The mode of failure was distal pull out in 41.7% of specimens, proximal pull out in 20.8% of specimens and knot failure in 33.3% of specimens. Knot failure occurred in two absorbable monofilament suture repairs and one of the 4 and 6 strand specimens. There was only one case (in a 4-strand repair), in which the suture snapped.

Discussion

The most important finding of this study was that repairs performed with non-absorbable braided sutures resulted in less separation than with absorbable monofilament sutures when subjected to a loading protocol.

The separation of tendon ends when subjected to 100 cycles of 100 N loads was less than 1 cm when specimens were repaired with the non-absorbable suture. When loads of 190 N were applied for 100 cycles, the non-absorbable repair models had 16.5 mm of separation whereas the absorbable suture repairs resulted in clinical failure (≥20 mm) or actual failure.

Although the two loading protocols are considered to be consistent with walking in a brace with a 2.5 cm heel raise and passive range of movement exercises, the quantitative separation reported in this study is not directly applicable to patients for number of reasons. Firstly the bovine tendons were larger than those found in patients, they did not have pre-existing degeneration (Józsa & Kannus, 1997; Maffulli et al., 2011a) and technically an open repair rather than a percutaneous repair of the dissected specimens was performed. This study was to compare suture configuration inserted using a percutaneous/minimally invasive technique. The differing superficial soft tissues between human and bovine tendons necessitated that specimens were dissected free from superficial soft tissues. The sutures were subsequently placed as an open repair eliminating the confounding variable of poor suture placement, which can occur in using a percutaneous placement (Demetracopoulos et al., 2014; Heitman et al., 2011). In Heitmann’s series, 3/10 specimens had sutures, which passed superficial to the tendon when the Achillon jig was used to guide suture passage (Heitman et al., 2011). The favourable separation and failure characteristics of the 6-strand non-absorbable suture over the 8-strand absorbable suture shown in this study can, however, be applied to the management of Achilles tendon ruptures in patients.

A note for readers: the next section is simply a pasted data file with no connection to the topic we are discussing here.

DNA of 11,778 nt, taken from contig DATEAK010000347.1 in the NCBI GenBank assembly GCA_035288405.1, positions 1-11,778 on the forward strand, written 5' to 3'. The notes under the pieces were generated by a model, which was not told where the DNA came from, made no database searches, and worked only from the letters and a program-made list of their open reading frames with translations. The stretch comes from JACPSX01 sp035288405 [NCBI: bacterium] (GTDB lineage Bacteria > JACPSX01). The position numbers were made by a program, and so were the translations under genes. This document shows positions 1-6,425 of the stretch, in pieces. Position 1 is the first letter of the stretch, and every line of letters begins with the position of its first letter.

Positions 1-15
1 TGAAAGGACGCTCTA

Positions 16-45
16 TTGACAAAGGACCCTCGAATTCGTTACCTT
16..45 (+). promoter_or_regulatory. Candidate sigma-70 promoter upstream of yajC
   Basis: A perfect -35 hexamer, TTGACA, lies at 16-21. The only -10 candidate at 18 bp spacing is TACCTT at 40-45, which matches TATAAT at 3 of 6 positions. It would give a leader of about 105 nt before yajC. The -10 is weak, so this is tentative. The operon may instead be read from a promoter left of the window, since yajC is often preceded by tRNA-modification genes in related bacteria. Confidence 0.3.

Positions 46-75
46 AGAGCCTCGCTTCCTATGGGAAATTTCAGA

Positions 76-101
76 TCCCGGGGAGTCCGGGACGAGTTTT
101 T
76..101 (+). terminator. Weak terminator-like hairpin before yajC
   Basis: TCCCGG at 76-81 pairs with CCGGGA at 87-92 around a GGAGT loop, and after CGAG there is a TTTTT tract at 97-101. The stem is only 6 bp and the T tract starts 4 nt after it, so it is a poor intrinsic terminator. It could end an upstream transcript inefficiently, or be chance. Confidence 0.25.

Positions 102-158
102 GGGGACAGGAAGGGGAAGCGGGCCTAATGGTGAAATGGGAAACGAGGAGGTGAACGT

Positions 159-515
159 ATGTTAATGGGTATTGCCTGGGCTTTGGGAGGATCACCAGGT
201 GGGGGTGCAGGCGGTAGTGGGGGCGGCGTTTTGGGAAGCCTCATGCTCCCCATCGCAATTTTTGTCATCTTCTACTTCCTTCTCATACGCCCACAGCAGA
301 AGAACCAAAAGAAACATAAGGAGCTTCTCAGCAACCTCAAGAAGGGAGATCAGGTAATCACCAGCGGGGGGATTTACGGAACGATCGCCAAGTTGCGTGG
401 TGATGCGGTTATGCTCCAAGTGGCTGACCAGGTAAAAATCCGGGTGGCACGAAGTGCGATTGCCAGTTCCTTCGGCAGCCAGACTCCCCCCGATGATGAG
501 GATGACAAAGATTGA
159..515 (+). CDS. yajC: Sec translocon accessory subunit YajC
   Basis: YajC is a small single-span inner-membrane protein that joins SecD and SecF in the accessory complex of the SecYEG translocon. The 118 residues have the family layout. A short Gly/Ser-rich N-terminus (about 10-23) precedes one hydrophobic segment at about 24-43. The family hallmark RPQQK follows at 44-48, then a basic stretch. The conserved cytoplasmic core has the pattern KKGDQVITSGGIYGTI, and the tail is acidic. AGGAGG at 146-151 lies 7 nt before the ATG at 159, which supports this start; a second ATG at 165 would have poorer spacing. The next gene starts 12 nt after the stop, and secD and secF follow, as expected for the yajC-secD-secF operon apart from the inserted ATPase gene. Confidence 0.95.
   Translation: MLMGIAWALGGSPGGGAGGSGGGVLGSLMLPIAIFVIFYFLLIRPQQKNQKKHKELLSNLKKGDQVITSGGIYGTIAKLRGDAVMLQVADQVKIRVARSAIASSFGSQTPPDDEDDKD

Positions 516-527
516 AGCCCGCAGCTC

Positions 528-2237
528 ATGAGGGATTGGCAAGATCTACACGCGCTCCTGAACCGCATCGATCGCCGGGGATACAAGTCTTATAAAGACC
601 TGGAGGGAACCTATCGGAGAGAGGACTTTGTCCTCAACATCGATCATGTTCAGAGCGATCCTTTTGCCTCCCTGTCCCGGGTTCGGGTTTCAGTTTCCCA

Another finding of the study was the importance of “pre-conditioning” of the suture configuration prior to knot tying. In this study approximately half of the separation (68.6% 4-strand, 48.5% 6-strand and 72.7% 8-strand) occurred during the first 10 cycles of 100 N (Figs. 4b, 5b & 6b), compared to the separation that had occurred by 100 cycles (Figs. 4c, 5c & 6c). The aspect of pre-conditioning was highlighted in Clanton’s study when 9.5 mm 77.9% of the overall 12.2 mm elongation occurred during the first 10 of 250 cyclic loading of 20-100 N (Clanton et al., 2015). By comparison when pre-conditioning was applied prior to knot tying Demetracopoulos found a 1000 cycles 20-100 N were required to produce 5 mm of separation in Achillon and PARS repairs (Demetracopoulos et al., 2014). It is recommended that pre-conditioning of at least 10 firms pulls are applied to the sutures in the proximal and distal tendon ends before the sutures are knotted during operative repair.
Fig. 4

A tendon specimen repaired with a non-absorbable suture during a initial loading (10 N) note the end to end apposition, and after b pre-conditioning (10 cycles of 100 N), c 100 cycles of 100 N and d 100 cycles of 190 N

Fig. 5

The tendon specimen repaired with a non-absorbable suture during a initial loading (10 N), and after b pre-conditioning (10 cycles of 100 N), c 100 cycles of 100 N and d 100 cycles of 190 N demonstrating knot failure. e Ultimate tensile failure. Arrows indicate the reduction in length and increase in thickness related to the Bunnell suture termed the accordion effect

Fig. 6

A tendon specimen repaired with absorbable suture with a) initial loading, b) 100 cycles of 190 N. Ultimate failure occurring by distal pull out with separation in excess of clinical failure (c)